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John Ferree Severe Storms Services NOAA National Weather Service

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National Weather Service

Next Generation Warning Services

John Ferree

Severe Storms Services

NOAA National Weather Service

NWS Partners Meeting

AMS 2009 Annual Meeting

Phoenix, AZ

January 15, 2009

how to improve warning services
How to Improve Warning Services?
  • Where we are today
  • Technology on the horizon
  • Understanding user needs
where we are today

Results … 35,700,000 for Local Weather

Where we are today
  • Tornado warning lead time at 14 minutes
  • Private sector meteorology businesses
    • From ~$940M in 1995 to > $2B in 2007*
  • Weather frequently used to draw customers to web sites
  • In numerous broadcast markets, viewers select local news based on the on-air meteorologist

*From: The Private Sector in Meteorology – An Update

David B. Spiegler, AMS 2007

where we are today4
Where we are today
  • Weather contributes to 70%of all air traffic delayswithin the U.S. airspace
    • The FAA determined twothirds of this is preventablewith better weatherinformation
  • “The total cost of domestic air traffic delays to the U.S. economy was as much as $41 billion for 2007.”*

*From: Your Flight Has Been Delayed Again;

Congressional Joint Economic Committee; May 2008

how do we improve warnings services better technology
How do we improve warnings services?Better Technology
  • NEXRAD Dual Polarization Upgrade
  • Multi-radar, Multi-sensor Grids
  • AWIPS II
  • Mesoscale and Stormscale Ensemble Models
  • Boundary layer radars
  • Phased array radar
  • NPOESS
  • GOES R
  • MADIS
  • And so on

Multi-function Phased Array Radar Depiction

how do we improve warnings services understanding user needs
How do we improve warnings services?Understanding User Needs
  • Highly mobile society
    • World’s population of mobile phoneusers to increase from 50% to 80%by 2013 (5.8 billion people)
  • Need for instant access
    • Recent survey - 50% would rather use a mobile device (i.e., smart phone) to access Internet than desktop/laptop
  • Weather savvy consumers
  • Greater accessibility to technology

From: The Private Sector in Meteorology – The Next Ten Years

Maria A. Pirone, AER, Inc., 2008

how do we improve warning services understand user needs
How do we improve warning services?Understand User Needs
  • Higher expectations
    • Demand for more local weather
    • Demand for better forecasts
  • Public awarenessof disaster impacts
  • Population growthalong the weathersensitive coastlinesand fire prone areas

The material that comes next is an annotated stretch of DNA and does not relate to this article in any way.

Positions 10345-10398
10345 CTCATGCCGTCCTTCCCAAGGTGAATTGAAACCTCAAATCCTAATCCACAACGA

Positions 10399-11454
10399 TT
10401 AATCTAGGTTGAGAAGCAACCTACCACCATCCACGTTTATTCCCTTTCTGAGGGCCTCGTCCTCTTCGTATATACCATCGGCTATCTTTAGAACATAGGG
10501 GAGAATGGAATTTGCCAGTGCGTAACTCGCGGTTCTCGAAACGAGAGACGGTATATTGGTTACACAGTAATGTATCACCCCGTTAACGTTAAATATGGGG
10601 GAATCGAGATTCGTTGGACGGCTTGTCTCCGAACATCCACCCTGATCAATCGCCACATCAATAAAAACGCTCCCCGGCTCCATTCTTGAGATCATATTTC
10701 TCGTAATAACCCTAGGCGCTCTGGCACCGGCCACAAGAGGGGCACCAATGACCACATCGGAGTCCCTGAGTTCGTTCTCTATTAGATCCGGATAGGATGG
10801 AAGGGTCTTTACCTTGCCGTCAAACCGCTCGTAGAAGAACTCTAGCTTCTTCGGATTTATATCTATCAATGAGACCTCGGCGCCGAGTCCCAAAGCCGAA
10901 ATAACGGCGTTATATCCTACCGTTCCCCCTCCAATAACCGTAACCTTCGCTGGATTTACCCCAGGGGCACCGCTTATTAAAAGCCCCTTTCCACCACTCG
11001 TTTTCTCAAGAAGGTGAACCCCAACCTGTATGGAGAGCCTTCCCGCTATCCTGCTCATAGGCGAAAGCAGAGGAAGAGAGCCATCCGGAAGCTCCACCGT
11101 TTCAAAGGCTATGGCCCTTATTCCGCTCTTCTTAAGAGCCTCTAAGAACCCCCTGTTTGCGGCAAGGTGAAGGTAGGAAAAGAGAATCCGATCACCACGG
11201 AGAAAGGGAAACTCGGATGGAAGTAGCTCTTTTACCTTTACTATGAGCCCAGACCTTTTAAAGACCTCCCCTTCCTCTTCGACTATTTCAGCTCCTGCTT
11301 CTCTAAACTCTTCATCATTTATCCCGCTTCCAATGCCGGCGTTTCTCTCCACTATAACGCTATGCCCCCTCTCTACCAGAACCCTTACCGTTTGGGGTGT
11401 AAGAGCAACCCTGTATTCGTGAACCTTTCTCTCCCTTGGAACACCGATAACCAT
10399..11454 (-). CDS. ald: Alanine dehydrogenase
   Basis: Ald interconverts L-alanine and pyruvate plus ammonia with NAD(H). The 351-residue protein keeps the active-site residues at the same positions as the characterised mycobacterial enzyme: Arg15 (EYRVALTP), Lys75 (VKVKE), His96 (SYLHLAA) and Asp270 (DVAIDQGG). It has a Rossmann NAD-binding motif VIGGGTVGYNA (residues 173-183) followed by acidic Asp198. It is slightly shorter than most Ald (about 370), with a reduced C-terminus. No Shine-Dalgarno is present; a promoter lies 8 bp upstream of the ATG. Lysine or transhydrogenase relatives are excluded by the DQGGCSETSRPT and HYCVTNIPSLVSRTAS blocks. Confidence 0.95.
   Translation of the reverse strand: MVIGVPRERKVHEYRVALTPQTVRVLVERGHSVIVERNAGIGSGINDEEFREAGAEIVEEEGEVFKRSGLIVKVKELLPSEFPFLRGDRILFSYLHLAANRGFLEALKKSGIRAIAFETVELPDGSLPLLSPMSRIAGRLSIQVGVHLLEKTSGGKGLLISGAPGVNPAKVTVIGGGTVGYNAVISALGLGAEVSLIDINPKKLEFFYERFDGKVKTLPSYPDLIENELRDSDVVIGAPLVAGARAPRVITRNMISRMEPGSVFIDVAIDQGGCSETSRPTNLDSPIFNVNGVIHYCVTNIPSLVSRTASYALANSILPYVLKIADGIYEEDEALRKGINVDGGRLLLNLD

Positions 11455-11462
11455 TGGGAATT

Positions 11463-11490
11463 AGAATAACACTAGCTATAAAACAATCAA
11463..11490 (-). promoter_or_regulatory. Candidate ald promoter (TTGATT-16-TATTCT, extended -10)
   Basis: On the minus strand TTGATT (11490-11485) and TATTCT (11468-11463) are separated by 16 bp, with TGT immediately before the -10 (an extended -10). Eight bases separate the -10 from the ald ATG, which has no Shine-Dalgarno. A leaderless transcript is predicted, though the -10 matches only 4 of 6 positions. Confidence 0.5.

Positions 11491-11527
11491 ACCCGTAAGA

next generation warning services workshop
Next Generation WarningServices Workshop
  • Goals
    • Enable the public and partners to:
      • Fully participate in requirements
      • Share details on new technologies &capabilities
      • Maximize satisfaction with the quality, usability and flexibility of NWS’ future warning services
next generation warning services workshop9
Next Generation WarningServices Workshop

http://www.weather.gov/warningworkshop/

workshop outcomes items of consensus
Workshop Outcomes“Items of Consensus”
  • Involve social scientists
  • Educate and inform public on hazard impacts, products and services
  • Coordinate with a widespectrum of users priorto making policy changes
  • Expand “Hazard-based”(e.g. polygon) warningsto additional weather elements
workshop outcomes items of consensus11

1 hour threat swath

Workshop Outcomes“Items of Consensus”
  • Improve text based products
  • Use Chat-based software forcommunication with mediaand emergency managers
  • Provide graphical hazard datain raw format for partners toeasily ingest/utilize.
  • Focus warnings to cover "What", "Where", "When", and "Intensity" in a clearly delineated format
workshop outcomes items of some debate
Workshop Outcomes“Items of Some Debate”
  • Alternatives to Watch/Warning/Advisory
  • Use of Probabilistic Hazard Information
  • Quantitative Criteria vs Impact-Based Criteria
  • Need for “Calls-to-Action” in Warnings
next generation warning services summary
Next Generation Warning ServicesSummary
  • Accurate and timely warning services for high-impact events arecritical to NWS success
  • How do we get better?
    • Better technology
    • Keep track of major trends
      • Mobile Internet Devices, GIS,GPS, Social Networking, etc.
    • Meet user and partner needs
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